I loved this description of how Jesus engaged people in a very unique way...
We sometimes use the term "savior complex" to describe an unhealthy syndrome of obsession over solving others' problems. Ironically, the true Savior seemed remarkably free of such a complex. He had no compulsion to convert the entire world in his lifetime or to cure people who were not ready to be cured.
I never sense Jesus twisting a person's arm. Rather, he stated the consequences of a choice, then threw the decision back to the other party. For example, he once answered a wealthy man's question with uncompromising words, then let him walk away. Mark pointedly adds this comment about the man who rejected Jesus' advice, "Jesus looked at him and loved him."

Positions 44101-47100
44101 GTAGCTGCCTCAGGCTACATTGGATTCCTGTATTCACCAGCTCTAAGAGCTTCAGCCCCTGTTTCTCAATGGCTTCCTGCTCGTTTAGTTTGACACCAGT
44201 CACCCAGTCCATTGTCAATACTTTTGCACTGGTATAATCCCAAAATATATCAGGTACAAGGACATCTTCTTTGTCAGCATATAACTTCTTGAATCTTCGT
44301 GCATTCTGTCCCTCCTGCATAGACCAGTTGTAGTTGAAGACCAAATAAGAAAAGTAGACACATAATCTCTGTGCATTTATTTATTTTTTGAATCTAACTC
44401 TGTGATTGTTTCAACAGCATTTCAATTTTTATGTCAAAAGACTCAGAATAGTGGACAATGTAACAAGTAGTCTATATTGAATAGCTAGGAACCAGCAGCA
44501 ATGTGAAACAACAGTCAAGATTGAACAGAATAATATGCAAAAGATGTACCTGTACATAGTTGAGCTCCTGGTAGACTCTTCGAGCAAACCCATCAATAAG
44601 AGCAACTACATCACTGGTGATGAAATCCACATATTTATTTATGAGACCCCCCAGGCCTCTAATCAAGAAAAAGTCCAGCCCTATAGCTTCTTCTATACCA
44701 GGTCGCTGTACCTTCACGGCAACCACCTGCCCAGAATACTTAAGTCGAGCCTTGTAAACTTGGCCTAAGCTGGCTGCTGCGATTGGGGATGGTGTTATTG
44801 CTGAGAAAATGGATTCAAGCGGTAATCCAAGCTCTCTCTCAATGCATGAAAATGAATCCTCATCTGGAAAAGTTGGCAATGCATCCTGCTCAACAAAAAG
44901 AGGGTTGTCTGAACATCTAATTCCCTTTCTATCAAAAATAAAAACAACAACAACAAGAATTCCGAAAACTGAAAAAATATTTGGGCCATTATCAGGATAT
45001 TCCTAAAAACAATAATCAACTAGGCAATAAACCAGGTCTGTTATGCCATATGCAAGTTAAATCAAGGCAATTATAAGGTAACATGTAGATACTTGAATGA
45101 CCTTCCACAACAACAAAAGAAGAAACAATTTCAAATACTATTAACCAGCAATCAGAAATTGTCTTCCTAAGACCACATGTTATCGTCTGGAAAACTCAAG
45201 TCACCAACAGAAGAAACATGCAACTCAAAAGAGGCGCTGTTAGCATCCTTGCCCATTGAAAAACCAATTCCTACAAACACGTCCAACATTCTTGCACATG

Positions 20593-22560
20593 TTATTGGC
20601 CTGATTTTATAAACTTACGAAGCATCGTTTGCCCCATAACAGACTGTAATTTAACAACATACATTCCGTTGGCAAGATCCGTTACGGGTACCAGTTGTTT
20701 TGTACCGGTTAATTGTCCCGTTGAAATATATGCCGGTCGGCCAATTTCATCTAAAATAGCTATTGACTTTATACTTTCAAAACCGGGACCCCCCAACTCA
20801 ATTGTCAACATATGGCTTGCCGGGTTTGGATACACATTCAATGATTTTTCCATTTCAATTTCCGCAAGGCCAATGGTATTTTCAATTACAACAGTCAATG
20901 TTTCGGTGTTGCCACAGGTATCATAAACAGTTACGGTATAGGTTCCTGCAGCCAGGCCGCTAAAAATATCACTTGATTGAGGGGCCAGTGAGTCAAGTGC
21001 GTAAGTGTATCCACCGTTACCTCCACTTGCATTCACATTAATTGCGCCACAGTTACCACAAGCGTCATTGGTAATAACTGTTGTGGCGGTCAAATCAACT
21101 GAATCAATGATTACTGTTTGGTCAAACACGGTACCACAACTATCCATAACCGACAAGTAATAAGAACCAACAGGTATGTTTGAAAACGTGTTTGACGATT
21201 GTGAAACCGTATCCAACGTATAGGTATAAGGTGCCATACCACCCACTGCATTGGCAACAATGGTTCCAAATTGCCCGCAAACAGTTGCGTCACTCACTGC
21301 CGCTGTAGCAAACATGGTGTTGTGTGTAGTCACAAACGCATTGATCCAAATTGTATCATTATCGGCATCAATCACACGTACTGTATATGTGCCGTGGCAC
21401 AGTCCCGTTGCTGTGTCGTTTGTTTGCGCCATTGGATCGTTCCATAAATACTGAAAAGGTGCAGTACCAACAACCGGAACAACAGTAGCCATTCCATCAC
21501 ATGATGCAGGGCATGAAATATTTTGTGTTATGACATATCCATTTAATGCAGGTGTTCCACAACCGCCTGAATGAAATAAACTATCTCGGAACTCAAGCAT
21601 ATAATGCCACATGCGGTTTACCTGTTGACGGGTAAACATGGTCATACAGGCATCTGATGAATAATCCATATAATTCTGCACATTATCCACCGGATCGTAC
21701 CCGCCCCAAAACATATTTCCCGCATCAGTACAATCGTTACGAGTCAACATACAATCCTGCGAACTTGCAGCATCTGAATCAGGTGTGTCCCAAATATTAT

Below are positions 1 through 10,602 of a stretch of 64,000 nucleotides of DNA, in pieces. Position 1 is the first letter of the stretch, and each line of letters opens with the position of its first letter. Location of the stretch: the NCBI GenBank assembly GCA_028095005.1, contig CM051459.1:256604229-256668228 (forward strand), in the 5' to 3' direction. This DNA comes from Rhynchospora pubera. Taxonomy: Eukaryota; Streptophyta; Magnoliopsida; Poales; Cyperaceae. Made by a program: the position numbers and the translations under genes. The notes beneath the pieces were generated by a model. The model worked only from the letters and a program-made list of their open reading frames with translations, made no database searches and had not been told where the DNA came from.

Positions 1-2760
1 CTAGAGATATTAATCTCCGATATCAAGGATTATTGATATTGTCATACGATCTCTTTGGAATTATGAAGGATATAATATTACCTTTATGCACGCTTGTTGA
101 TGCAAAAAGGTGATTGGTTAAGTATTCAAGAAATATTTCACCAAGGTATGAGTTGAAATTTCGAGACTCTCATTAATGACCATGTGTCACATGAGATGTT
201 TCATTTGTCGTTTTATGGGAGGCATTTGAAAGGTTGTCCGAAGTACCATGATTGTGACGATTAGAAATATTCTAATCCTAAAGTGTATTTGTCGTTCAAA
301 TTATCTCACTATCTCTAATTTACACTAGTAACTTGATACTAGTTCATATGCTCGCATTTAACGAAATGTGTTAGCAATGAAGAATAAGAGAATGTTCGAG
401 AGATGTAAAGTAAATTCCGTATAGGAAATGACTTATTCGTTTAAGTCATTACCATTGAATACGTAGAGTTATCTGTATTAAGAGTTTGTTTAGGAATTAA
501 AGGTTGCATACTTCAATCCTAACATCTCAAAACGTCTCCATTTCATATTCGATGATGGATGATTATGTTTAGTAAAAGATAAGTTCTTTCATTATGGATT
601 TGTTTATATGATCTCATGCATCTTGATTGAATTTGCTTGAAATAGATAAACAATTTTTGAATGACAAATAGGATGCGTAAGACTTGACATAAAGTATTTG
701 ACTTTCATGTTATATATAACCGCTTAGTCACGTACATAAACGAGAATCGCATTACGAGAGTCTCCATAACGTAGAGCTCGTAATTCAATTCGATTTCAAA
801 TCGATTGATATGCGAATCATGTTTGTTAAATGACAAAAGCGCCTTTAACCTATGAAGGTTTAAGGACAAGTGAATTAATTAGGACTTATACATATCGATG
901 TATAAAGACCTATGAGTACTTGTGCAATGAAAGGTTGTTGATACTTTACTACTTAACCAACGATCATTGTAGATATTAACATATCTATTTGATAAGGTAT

In short, Jesus showed an incredible respect for human freedom. Those of us in ministry need the kind of "Savior complex" that Jesus demonstrated. As Elton Trueblood has observed, the major symbols of invitation that Jesus used had a severe, even offensive quality: the yoke of burden, the cup of suffering, the towel of servanthood. "Take up your cross and follow me," he said, in the least manipulative invitation that has ever been given.